Keeping it Fun

Dec 19, 2003
Keeping it Fun

As I've met more and more people in the sport of swimming, I've learned that there are ALL KINDS of levels of understanding of - and commitment to -- the sport. Some are interested in teaching philosophies, some seek to understand the technical aspects, and still others want to learn more about training, racing, and nutrition. There's so much to learn. And so many ways to enjoy and experience swimming. One thing they all agree on, however, and that they remind me of all the time, is that it has to be FUN.

I've heard this more in the past couple months than I've ever heard it before. Almost like learning and fun just don't go together. There seems to be an overriding feeling that if we demand from our kids perfection in movement, or the acquisition of skills, it's just not fun. The consensus seems to be that fun is racing, fun is swimming back and forth, fun is relays, fun is simply doing more and more of the same thing until, eventually, the kids will pick up some key points and perhaps start to swim faster.

My personal observation is that when kids learn, when they acquire new skills, when they gain mastery over something, it's FUN. When they become better at anything, it's fun. When they begin to understand WHY they're doing something, it's fun; in fact, it's MORE than fun - it's the beginning of hope and of having control over your own destiny. When kids are involved in the process through constant interaction between swimmer and coach, it's fun. Nobody enjoys hearing a coach (or a parent) say, "Do it because I said so" or "You don't need to know why I want you to do it, just do it.

I once worked with a very talented swimmer in Ohio who frequently missed practice. He had so much ability, and I just thought it was a waste that he didn't really commit himself to the sport. One day he missed because he was playing basketball with some friends. That afternoon I sat down with him to have a talk, and he said he just felt like having fun instead of working. At the time, I tried to get him to define "fun" and he basically said fun was doing things he enjoyed. That should have been my clue to make practices more fun. Instead, I tried to motivate him by telling him that winning was fun, and that, to win, he had to work. I'm sure this turned him off even more. What a fun coach I was, huh?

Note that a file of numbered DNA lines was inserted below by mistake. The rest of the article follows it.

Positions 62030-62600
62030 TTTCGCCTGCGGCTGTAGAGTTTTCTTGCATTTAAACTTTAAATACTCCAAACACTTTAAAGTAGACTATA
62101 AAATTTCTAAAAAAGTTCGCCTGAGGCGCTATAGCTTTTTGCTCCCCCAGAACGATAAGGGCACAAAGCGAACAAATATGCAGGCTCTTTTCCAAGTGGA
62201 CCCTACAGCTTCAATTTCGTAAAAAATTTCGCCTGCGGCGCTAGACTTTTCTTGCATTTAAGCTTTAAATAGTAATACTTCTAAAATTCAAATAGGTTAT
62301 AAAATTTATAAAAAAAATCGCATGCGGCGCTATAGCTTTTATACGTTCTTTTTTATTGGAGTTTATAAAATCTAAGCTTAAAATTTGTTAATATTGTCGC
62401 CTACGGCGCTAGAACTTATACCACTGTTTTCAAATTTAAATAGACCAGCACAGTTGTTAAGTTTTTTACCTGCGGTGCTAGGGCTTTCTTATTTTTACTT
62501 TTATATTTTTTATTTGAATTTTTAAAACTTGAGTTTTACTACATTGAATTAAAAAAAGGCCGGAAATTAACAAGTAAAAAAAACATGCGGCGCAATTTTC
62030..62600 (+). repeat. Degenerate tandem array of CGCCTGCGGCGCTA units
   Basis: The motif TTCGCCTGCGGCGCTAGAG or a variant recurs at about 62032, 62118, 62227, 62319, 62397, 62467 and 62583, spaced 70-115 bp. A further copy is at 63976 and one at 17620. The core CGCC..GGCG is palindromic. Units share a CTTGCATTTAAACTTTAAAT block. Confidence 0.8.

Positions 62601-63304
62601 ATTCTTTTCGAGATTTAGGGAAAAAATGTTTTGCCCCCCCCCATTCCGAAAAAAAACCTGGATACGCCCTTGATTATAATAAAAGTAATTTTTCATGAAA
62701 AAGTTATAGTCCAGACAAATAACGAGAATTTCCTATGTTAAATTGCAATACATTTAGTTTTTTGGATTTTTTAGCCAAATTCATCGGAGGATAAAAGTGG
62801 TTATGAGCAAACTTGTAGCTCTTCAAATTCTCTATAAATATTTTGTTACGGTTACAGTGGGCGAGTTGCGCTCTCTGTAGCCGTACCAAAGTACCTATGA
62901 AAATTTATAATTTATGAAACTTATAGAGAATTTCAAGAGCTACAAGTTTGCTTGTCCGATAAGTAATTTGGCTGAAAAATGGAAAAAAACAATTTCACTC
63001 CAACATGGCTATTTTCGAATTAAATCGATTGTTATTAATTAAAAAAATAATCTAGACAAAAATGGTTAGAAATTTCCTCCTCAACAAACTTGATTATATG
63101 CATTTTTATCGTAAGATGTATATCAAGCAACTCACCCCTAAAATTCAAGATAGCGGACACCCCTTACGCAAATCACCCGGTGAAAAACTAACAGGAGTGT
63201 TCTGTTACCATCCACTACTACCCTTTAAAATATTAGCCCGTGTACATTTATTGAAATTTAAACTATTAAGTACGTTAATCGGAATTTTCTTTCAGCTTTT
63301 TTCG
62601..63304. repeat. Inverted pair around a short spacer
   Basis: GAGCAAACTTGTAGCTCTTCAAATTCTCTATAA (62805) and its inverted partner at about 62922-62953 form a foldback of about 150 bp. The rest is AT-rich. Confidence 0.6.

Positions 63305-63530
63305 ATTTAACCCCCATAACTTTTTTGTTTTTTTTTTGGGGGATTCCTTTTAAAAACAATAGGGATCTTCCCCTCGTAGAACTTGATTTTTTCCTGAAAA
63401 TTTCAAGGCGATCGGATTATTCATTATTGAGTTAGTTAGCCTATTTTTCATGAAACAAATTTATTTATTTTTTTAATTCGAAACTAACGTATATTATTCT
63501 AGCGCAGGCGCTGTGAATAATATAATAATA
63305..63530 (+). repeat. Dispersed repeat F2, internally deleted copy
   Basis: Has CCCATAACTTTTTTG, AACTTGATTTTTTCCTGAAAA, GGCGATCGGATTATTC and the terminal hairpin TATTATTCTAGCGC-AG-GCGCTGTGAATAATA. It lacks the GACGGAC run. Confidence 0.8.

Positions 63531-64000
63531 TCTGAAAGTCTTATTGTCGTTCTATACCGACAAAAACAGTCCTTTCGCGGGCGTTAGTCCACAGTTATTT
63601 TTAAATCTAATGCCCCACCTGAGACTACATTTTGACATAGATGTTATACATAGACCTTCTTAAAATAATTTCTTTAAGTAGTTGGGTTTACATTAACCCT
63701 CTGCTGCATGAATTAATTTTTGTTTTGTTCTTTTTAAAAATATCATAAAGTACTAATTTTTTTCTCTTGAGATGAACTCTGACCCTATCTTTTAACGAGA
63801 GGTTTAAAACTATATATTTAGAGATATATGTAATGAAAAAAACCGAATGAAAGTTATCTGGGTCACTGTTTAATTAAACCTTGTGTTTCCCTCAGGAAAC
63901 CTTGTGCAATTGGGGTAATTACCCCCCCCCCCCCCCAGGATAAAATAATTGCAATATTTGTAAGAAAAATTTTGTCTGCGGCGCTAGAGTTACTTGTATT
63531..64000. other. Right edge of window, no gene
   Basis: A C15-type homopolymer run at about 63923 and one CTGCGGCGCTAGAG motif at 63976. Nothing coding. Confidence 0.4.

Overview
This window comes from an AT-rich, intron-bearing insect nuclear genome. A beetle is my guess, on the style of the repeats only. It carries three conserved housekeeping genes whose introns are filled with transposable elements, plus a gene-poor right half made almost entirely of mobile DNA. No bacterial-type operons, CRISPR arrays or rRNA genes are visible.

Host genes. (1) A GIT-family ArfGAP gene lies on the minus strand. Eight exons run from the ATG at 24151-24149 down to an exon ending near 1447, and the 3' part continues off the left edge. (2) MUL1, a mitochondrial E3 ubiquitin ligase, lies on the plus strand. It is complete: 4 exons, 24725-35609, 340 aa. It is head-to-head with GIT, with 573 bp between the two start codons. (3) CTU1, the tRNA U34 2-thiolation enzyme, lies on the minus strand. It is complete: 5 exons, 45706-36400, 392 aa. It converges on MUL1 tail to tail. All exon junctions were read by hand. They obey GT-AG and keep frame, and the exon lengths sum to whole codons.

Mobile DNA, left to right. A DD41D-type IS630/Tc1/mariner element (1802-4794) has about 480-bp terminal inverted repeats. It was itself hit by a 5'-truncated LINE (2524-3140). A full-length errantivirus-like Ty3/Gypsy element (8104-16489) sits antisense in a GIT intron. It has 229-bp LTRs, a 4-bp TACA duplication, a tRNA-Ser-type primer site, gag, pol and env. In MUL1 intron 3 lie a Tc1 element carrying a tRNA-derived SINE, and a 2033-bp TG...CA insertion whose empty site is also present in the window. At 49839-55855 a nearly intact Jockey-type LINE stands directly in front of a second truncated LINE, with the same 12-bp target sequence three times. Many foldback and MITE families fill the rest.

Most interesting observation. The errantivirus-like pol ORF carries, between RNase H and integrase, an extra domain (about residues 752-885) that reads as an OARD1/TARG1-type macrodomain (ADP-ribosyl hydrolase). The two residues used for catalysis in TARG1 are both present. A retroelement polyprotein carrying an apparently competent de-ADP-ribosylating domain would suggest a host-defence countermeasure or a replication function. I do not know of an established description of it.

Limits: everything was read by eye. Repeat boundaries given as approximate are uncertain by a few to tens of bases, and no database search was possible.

I've learned many lessons in my 37+ years in this sport (starting at 5), and a very important one is that to reach your potential in this sport, you have to love it. People generally don't love things that they view as a task or work or drudgery. It's my responsibility as a coach/teacher to learn enough about each person I work with so that I can figure out their goals, and draw things out of them by getting them to WANT it. I have to make it fun.

I've learned that once my swimmer, or student, understands that I'm really in this for them, they tend to give me more effort... because they want to, not because I've demanded it.

Swimming is a supremely difficult sport, mentally and physically. Then again, what sport isn't? They're all tough if you're determined to be the best, and there is no easy way to accomplish lofty goals without a tremendous amount of work, pain, suffering, sacrifice, and total commitment of your life. Every athlete has to determine the level of his or her commitment and involvement. But an athlete will NEVER commit at the highest level unless he or she has learned to love the sport, mainly because they're having fun.

I've been so fortunate to find something that I love to do, and that I can make my life's work. I've been rewarded in so many ways. I've visited every continent (except the Arctics, not much swimming there). I've met Presidents. I've got friends who were some of the greatest athletes in history. I just think it's all so cool. These things have happened to me because all of this is very fun for me. The greatest gift, to me, is the smile that I see when someone accomplishes something they didn't think they could - when they overcome something that has stood in their path or held them back. Seeing those kinds of smiles is just plain FUN.

I hope the images imbedded in this article give you a sense that these are the looks I crave around a pool. These are the kinds of smiles I want to surround myself with on a daily basis, and I can only hope that your coach, or swim teacher, desires the same thing.

I still desire simply to have fun, and in choosing that as my goal in life, I've ended up in a small business, working many hours a day doing things my friends say would drive them crazy.... but to me, it's fun. There is always some price to pay if you strive to do something well, but the rewards are almost always equal to the work that you put in. My price is sitting at the computer for hours on end. The work is fun in itself because it's creative, but the work I put in now will result in seeing more smiles throughout my life.

There's always some price to pay for success at any level, just make sure you pick something you really have fun doing, and succeeding at, and the price will never be too high.

Now... go have some fun... GO SWIM!

Join The Mailing List

Get the latest from GoSwim!

Thank you! Your submission has been received!
Oops! Something went wrong while submitting the form.